So, what explains the difference? “The blended juice had the highest pulp content, which corresponds to the maximum levels of naringin,” Uckoo says.

In addition, the blended juice contained more of the fruit’s segment membranes — those white layers of papery fiber that line the outside of each segments — which have higher concentrations of flavonoids.

Or put another way: All that stuff left over in your juicer? It’s good for you.

Posted by Steve

One more coffee benefit: Sunscreen!

You can notch another happy benefit from drinking coffee: It looks like it may protect against melanoma, the worst of all skin cancers.

Here’s the LA Times coverage of a new study (and here’s a link to the study for you sciencey types):

The participants completed a food frequency questionnaire at the beginning of the study, including their coffee intake. Then the incidence of melanoma among subjects was tracked over an average of 10.5 years. Over this period, 2,905 test subjects developed melanoma — the fifth most common cancer and the leading cause of skin cancer death in the United States.

The researchers found that the more coffee participants drank each day, the less likely they were to develop melanoma. Drinking four cups a day was associated with a 20% lower risk. Those results remained consistent regardless of participants’ age, sex, body mass index, alcohol intake, smoking history and even ultraviolet radiation exposure, which is the primary risk factor for skin cancer.

The association was only found among participants who consumed caffeinated coffee, not decaffeinated. Coffee also only appeared to reduce the risk of malignant melanoma, not melanoma in situ, an early form of the disease in which melanoma cells have not spread beyond the outer cells of the skin. This “may indicate different disease etiologies or an inhibitory role of coffee consumption in disease progression,” the researchers write.

According to the study, bioactive compounds in coffee suppress UVB-induced skin cancer by protecting against oxidative stress and DNA damage in cells and by reducing inflammation in epidermal cells. And caffeine, the researchers say, taken both orally and applied topically, has been shown to absorb ultraviolet radiation, “functioning as a sunscreen.”

The researchers are quick to note that the safest thing to do is limit your exposure to the sun and UV rays. I guess because coffee drinkers otherwise aren’t so bright?

I also want to make sure you noted the caffeinated versus decaf difference. There’s no prana in decaf!

Posted by Steve

How that semi-enforced ‘Ashtanga diet’ might be really good for you

Ever hear of the 5:2 diet?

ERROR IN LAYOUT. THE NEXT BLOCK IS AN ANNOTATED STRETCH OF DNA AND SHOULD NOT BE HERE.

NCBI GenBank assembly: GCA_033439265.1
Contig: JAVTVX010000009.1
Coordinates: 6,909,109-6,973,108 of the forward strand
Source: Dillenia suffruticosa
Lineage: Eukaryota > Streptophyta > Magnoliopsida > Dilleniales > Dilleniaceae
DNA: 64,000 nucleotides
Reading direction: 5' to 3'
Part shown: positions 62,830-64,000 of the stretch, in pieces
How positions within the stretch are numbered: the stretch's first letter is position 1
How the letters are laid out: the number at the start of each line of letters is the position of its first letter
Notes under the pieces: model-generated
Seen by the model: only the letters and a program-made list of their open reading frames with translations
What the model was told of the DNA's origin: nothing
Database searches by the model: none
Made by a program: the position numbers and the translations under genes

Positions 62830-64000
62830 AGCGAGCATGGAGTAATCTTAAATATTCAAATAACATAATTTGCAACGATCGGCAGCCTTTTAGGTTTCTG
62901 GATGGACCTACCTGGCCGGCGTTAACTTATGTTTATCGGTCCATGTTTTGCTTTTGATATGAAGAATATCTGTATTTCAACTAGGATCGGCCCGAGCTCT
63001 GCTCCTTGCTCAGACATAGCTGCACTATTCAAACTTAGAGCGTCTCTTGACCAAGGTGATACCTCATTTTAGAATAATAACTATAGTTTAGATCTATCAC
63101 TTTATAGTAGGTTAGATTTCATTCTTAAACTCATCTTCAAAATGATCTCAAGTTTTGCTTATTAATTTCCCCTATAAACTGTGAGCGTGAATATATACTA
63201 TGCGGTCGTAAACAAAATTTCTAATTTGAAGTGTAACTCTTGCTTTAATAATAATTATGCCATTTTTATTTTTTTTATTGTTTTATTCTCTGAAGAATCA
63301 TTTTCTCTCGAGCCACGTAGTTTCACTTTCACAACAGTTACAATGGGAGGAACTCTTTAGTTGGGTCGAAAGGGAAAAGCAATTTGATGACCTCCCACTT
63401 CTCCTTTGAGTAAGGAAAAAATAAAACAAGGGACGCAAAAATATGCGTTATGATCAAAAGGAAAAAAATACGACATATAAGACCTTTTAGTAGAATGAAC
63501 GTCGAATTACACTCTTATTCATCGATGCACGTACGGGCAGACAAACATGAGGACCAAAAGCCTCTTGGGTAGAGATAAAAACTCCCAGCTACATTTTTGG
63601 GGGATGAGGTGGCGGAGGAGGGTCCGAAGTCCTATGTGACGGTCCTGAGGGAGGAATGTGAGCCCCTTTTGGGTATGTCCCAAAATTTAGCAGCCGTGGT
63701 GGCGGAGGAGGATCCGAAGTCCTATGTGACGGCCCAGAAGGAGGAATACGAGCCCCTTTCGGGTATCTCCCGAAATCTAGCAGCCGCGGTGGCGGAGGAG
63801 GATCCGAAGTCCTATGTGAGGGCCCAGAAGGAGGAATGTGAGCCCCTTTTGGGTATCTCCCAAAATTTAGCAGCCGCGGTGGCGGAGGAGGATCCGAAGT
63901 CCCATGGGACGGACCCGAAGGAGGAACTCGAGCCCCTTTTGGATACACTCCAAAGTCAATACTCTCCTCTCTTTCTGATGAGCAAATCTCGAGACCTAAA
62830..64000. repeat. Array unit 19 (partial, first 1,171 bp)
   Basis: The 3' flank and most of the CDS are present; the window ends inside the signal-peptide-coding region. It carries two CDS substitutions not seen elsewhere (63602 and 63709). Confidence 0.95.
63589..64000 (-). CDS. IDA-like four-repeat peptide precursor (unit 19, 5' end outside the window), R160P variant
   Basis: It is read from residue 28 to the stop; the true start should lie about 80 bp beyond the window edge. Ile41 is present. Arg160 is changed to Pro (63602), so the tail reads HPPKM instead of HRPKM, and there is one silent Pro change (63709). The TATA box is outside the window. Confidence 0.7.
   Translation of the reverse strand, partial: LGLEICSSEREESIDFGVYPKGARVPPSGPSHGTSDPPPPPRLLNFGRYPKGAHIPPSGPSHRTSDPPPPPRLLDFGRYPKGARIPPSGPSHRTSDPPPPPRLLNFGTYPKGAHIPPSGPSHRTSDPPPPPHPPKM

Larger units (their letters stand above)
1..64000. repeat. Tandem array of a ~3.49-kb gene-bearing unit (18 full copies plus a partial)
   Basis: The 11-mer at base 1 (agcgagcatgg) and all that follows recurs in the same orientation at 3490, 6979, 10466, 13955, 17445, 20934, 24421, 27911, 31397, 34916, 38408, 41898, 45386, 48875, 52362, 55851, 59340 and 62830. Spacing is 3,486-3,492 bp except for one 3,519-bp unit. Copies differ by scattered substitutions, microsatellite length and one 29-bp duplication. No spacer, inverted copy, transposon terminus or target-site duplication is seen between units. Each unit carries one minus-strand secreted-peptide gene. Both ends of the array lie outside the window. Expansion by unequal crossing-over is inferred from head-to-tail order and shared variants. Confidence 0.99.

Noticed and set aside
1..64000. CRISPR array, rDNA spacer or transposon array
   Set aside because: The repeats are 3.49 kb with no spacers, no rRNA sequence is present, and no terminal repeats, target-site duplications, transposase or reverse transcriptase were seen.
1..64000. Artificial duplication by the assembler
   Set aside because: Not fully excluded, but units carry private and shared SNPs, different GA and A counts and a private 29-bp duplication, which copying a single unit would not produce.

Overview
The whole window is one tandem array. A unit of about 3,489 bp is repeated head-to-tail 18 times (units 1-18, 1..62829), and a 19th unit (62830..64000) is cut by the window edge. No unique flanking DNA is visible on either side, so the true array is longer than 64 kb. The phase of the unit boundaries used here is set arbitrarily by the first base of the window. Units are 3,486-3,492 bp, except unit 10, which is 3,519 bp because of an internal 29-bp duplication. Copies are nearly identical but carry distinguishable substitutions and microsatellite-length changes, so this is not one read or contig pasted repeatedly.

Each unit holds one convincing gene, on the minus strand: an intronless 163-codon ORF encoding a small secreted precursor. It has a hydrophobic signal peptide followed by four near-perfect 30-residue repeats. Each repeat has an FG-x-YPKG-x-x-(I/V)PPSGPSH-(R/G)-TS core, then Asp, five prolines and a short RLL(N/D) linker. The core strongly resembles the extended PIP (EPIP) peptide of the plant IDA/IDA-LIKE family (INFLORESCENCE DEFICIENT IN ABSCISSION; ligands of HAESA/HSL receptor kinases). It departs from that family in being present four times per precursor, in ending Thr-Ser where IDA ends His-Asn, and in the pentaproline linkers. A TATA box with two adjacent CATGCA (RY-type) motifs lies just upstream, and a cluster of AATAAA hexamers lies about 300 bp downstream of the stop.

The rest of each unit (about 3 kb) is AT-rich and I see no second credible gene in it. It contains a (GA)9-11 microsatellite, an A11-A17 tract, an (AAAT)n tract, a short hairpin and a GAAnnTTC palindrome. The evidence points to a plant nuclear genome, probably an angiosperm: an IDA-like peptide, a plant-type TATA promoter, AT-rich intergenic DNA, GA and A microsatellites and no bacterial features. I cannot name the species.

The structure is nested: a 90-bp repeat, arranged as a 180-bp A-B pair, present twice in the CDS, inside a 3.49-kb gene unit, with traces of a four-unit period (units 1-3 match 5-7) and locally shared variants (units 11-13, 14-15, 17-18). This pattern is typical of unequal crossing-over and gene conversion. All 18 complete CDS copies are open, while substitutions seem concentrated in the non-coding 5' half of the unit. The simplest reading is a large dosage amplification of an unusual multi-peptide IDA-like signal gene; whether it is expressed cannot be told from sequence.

Well, you may be following it, nevertheless. And scientists are now investigating whether, and how, it may be really, really good for you.

We found out more at NPR’s food blog, The Salt:

But what if the payoff for a 16-hour fast — which might involve skipping dinner, save a bowl of broth — is a boost in energy and a decreased appetite?

This is what we’ve experienced as we’ve tried out the so-called 5:2 diet. It’s an intermittent fasting approach that, as we’ve reported, has been popularized by booksby British physician and television broadcaster Michael Mosley. The diet calls for two days per week of minifasting where the aim is to go a long stretch, say 14 to 18 hours, without eating. During these two fasting days, you also eat only about 600 calories, give or take.

[snip]

It’s not really weight loss we’re interested in (though, admittedly, we ate and drank too much over the holidays).

The fascination is what researchers say may be the broader benefits. Scientists are looking into how fasting may help control blood sugar, improve memory and energy and perhaps boost immunity.

[snip]

Mark Mattson, a researcher at the National Institute of Aging, says when we go without food, the body uses up its stored glucose, the basic fuel for the body, and starts burning fat.

Mattson is interested in what happens to the brain — in terms of memory and learning — when the body starts to burn fat for fuel. And he’s been studying animals, mainly mice, for clues.

During fasting, he says, fat can convert to compounds called ketones, “which have beneficial effects in making neurons more resistant to injury and disease.” He’s planning a study in people to evaluate what effect intermittent fasting may have on brain health.

And, as Eliza has reported, scientists are also studying how intermittent fasting may help boost immunity, perhaps by making cells more adaptive to stresses such as injury and disease.

There’s more at the link.

What caught our attention was the idea of its involving skipping dinner or, maybe put in a more healthy way, having an early dinner. Like quite a few Ashtanga practitioners we know do. Dinner by 5 p.m., early to bed, early to rise, practice … and maybe get to eating around 8 a.m. or 9 a.m.

Or about 16 hours later.

Our experience with this was mostly during our two trips to India, particularly the first one. Did it help improve out focus? Hard to tell, given all the extra variables with traveling in India. But maybe.

And it may be another of those Ashtanga routines that, just coincidentally, turn out to be really good for you.

Posted by Steve

Here are the best and worst diets — maybe

U.S. News & World Reports — perhaps most famous for its best colleges and best high schools rankings — has brought its expertise and acumen to the world of food.

Its ranked — with the help of a panel of “health experts” — 35 different diets. According to its metrics, “To be top-rated, a diet had to be relatively easy to follow, nutritious, safe, effective for weight loss and protective against diabetes and heart disease.”

The best? An apparently government-approved one called “DASH”: